California Emergency Licenses Not Needed for Arizona Doctors After Abortion Ban Repeal

California Emergency Licenses Not Needed for Arizona Doctors After Abortion Ban Repeal

Washington —

California Democrats acted quickly after the Arizona Supreme Court restored an almost complete abortion ban that had been enacted decades before the state was formed. Arizona doctors can obtain temporary licenses to perform abortions in California for Arizona patients through the end of November.

Abortion providers and proponents of abortion rights in Arizona expressed gratitude for the thoughtful act. But according to California officials, no doctors from Arizona have enrolled as of yet.

The 1864 law, which contained a two-to five-year prison sentence for anybody who assisted in ending a pregnancy and for any woman who had an abortion unless her life was in jeopardy, was repealed by the Arizona Legislature, which lessened the urgency.

The state’s 2022 ban, which lasts for 15 weeks, still stands. However, the Pew Research Center reports that almost all abortions are completed by the thirteenth week, therefore under the existing law, few Arizonans would have to cross a state line.

Dr. Gabrielle Goodrick, medical director of Camelback Family Planning, a Phoenix abortion clinic, stated via email that “it honestly seems kind of useless.” It’s not only unworkable, but totally untenable. Furthermore, since the prohibition will not be implemented, Arizonans won’t need to travel outside of the state.

California Emergency Licenses Not Needed for Arizona Doctors After Abortion Ban Repeal

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On May 23, Democratic Governor Gavin Newsom signed the California bill.

As of right now, no one has applied for an emergency license with the California Medical Board or the California Osteopathic Medical Board, according to Monica Vargas, a representative of the state Department of Consumer Affairs.


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The purpose of solidarity, for California politicians who backed the emergency licensure, was evident.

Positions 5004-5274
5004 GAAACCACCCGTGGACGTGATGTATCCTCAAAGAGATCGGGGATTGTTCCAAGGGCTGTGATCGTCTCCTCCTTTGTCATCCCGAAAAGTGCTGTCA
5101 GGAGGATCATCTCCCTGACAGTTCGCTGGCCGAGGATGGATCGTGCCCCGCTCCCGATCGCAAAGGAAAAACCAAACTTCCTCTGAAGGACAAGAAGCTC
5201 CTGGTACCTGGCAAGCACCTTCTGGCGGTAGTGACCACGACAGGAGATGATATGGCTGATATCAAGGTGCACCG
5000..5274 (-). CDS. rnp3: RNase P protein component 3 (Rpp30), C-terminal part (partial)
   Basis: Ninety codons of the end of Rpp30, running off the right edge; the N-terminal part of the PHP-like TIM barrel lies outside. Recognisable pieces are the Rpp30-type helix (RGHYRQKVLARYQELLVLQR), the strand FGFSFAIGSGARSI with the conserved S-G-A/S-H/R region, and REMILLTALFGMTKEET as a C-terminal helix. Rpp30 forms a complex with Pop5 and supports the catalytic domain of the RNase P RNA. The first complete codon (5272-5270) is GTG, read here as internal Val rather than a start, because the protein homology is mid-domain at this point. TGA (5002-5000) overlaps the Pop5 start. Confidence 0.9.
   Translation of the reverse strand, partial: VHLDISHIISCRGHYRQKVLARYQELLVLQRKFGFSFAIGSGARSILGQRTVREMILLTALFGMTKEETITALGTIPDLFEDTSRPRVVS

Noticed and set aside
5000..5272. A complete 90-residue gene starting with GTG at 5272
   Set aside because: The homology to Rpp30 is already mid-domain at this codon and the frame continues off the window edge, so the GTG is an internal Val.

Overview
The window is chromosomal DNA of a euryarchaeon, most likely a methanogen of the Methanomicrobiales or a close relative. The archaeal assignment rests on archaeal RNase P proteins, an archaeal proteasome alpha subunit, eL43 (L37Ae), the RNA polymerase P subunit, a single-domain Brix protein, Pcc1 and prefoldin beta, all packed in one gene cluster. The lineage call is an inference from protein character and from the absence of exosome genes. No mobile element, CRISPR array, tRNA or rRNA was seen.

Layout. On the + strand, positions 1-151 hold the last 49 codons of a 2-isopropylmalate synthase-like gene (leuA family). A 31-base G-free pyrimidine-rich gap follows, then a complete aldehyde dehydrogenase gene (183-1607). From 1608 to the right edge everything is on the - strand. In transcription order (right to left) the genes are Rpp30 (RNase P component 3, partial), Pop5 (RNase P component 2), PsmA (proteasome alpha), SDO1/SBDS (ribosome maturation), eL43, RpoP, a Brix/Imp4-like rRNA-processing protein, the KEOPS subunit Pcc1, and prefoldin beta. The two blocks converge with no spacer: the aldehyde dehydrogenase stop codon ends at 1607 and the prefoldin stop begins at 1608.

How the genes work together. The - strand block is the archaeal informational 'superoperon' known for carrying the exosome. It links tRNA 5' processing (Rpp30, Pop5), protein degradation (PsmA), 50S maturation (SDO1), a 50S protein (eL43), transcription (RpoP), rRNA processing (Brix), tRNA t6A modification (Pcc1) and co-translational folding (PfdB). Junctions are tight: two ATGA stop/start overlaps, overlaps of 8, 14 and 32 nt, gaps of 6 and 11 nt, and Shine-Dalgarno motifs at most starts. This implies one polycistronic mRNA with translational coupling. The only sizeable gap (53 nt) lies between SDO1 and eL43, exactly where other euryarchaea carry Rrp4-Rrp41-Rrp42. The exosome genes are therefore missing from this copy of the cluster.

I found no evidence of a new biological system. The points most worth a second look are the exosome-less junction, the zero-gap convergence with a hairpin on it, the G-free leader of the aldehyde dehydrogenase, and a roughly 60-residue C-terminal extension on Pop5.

The Democratic representative from Davis, state representative Cecilia Aguiar-Curry, co-chair of the California Legislative Women’s Caucus, stated, “The last thing we want is women not having the reproductive rights that we do here in California.”

“We’ve taken the lead in providing women patients with the chance to travel to California and receive the necessary medical care.”

Executive director of Pro-Choice Arizona and the Abortion Fund of Arizona, Eloisa Lopez, said she is not aware of anyone who has expressed interest in obtaining an expedited license from California. Lopez works with four Planned Parenthood locations and five independent abortion clinics throughout the state.

“It’s challenging to anticipate a provider to begin providing care in California, while still being able to run a clinic in Arizona,” the speaker stated.

A similar law was passed in 2022 in Democratic-dominated California, following the Republican-led state of Texas’s adoption of a six-week abortion ban. That occurs before many women even become aware that they are expecting.


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48 years before Arizona became a state, during the Civil War, there was a nearly complete ban.

While these restrictions were still in effect in theory, they were rendered unenforceable by the historic 1973 Supreme Court decision in Roe v. Wade, which recognized the right to an abortion.

Following the U.S. Supreme Court’s overturning of Roe, Arizona’s top court declared in April that the prohibition was once again enforceable on June 24, 2022. The court in Arizona postponed enforcement until September 26.

After that, the Legislature lifted the restriction, which was signed into law on May 2 by Democratic Governor Katie Hobbs.

However, state law repeals are not effective until ninety days following the Legislature’s adjournment. The adjournment occurred on Saturday night, allowing for the repeal to take effect two weeks before the 1864 law could have been put back into effect.

In any case, the new law caused confusion for providers in California. Many believed it unnecessary because the 2022 law still permits abortion providers to receive accelerated licensing.

As to the California Department of Consumer Affairs, licenses under the 2022 law have been granted to four physicians.

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